Mayor Philip Glanville says ‘pay to stay’ will be ‘bureaucratic nightmare’ for council tenants

Mayor Philip Glanville outside the town hall. (Picture: Garry Manhine).

Mayor Philip Glanville outside the town hall. (Picture: Garry Manhine). - Credit: Archant

Thousands of council tenants could face just weeks’ notice of 300 per cent rent hikes unless the government delays its “pay to stay” scheme, the town hall has warned.

Families with household incomes of more than £40,000 – two nurses or primary school teachers – will have to pay extra to remain in their home from April.

But the government has still not set out how the system will work or how rent will be collected.

Mayor Philip Glanville believes it’s at risk of becoming a shambles, as the town hall will have just months to write to 20,000 tenants asking for their income, calculate increases and give some their notice.

Families would then have barely any time to work out their finances, and if a tenant doesn’t respond to a request for information about their income, government rules say their rent could be increased to market level.

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For an average two-bedroom property in Hackney, that could mean an increase from council rent of £99.25 per week to market rent of £302.33.

Hackney, who will spend £500,000 on the system, is now calling for ministers to delay the policy for a year so families aren’t paying huge hikes they shouldn’t be.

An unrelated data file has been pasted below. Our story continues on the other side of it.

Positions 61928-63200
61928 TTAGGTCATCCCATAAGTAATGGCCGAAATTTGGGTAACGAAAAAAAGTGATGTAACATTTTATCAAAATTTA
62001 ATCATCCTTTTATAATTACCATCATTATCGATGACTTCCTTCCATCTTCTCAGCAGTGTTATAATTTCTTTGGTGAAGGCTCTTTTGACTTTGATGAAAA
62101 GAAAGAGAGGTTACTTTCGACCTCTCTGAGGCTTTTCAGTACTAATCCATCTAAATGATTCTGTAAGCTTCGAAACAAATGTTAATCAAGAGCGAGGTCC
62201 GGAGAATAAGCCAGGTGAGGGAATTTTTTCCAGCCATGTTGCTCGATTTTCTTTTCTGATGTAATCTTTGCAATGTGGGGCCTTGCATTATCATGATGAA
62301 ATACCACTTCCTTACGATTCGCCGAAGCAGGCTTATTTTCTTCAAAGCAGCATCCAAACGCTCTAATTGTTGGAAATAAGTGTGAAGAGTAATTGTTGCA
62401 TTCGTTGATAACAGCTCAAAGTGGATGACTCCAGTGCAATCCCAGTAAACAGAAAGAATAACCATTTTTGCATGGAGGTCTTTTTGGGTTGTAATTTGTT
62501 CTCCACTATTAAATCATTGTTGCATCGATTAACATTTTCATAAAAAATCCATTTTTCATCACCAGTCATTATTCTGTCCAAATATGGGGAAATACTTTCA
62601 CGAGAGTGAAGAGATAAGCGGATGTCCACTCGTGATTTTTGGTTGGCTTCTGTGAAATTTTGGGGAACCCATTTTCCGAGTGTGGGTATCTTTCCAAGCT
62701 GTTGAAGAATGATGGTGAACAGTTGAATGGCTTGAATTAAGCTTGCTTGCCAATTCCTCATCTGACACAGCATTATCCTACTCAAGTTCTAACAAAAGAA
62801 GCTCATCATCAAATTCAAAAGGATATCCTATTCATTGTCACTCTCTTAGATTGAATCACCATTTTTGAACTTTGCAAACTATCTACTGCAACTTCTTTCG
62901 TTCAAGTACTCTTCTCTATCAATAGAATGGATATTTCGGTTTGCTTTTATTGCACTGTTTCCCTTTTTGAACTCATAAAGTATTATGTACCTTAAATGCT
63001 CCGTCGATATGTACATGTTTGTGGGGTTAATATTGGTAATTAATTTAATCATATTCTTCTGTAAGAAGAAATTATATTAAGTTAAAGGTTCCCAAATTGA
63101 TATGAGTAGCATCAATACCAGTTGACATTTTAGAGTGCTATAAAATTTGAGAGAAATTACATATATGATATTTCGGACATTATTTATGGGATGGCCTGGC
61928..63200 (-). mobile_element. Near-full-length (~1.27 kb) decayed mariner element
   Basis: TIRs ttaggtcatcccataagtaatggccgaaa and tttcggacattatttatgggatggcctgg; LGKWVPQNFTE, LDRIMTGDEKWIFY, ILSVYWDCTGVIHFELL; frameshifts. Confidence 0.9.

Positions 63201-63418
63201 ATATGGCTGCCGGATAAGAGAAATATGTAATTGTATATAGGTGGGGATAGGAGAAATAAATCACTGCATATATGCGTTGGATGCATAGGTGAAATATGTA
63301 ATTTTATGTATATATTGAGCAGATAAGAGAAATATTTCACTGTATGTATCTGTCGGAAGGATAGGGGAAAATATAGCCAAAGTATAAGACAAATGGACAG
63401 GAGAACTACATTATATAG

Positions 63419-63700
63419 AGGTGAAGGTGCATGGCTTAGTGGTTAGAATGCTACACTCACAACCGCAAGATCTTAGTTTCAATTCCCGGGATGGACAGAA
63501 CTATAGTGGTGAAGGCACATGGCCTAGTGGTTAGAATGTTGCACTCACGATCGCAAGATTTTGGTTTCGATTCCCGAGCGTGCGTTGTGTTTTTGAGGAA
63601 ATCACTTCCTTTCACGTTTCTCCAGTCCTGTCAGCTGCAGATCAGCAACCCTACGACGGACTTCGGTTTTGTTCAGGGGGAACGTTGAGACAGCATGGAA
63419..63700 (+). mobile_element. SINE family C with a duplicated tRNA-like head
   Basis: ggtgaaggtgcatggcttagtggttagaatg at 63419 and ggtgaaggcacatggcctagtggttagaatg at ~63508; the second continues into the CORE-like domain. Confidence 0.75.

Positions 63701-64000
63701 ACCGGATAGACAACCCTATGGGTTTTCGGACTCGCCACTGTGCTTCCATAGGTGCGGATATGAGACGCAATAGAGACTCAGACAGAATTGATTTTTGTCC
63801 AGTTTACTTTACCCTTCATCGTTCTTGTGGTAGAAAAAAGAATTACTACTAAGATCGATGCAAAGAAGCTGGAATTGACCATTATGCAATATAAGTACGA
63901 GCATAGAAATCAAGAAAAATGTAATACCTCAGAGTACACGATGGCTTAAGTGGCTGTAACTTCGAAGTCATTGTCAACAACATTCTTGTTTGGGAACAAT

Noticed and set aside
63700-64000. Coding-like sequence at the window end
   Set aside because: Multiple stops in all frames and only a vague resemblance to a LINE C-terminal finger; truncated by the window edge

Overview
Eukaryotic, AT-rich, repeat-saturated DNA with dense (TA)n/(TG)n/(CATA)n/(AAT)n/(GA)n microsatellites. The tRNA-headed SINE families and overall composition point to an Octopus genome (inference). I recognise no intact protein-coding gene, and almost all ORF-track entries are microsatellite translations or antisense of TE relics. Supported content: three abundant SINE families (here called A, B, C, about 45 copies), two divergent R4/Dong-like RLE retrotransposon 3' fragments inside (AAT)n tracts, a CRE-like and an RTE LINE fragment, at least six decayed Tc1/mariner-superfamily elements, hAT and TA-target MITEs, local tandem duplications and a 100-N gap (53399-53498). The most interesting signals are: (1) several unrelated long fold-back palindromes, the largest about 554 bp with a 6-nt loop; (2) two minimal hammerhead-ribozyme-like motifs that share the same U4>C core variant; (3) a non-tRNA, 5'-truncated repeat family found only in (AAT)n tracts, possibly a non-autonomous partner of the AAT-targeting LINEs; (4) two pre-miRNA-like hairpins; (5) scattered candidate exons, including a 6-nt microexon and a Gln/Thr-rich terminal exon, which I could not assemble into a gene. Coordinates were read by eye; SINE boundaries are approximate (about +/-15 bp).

Mayor Glanville, who previously claimed the scheme would be a “disincentive to aspiration”, fears rushing the system could lead to errors in calculating how much tenants pay.

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He said: “Not only is this tenant tax a damaging policy that will penalise low-paid working families, it is at risk of becoming a shambles as ministers rush to bring these changes without any idea of how the system will work.

“It could leave tenants already struggling to make ends meet facing a bureaucratic nightmare and the threat of huge increases in their rent with just a few weeks’ notice.

“The government simply cannot allow that to happen. At the very least, it should delay this unravelling policy for a year and put the proper measures in place to make sure families pay no more than they have to.

“The Housing and Planning Act will do nothing to ease London’s housing crisis or help those struggling to find a truly affordable place to live. That’s why I marched, campaigned and spoke out against it in Parliament, and we will continue to monitor its impact on residents in Hackney.”

For every pound a household in Hackney earns above £40,000, they will pay 15p a year more in rent up to market rate.

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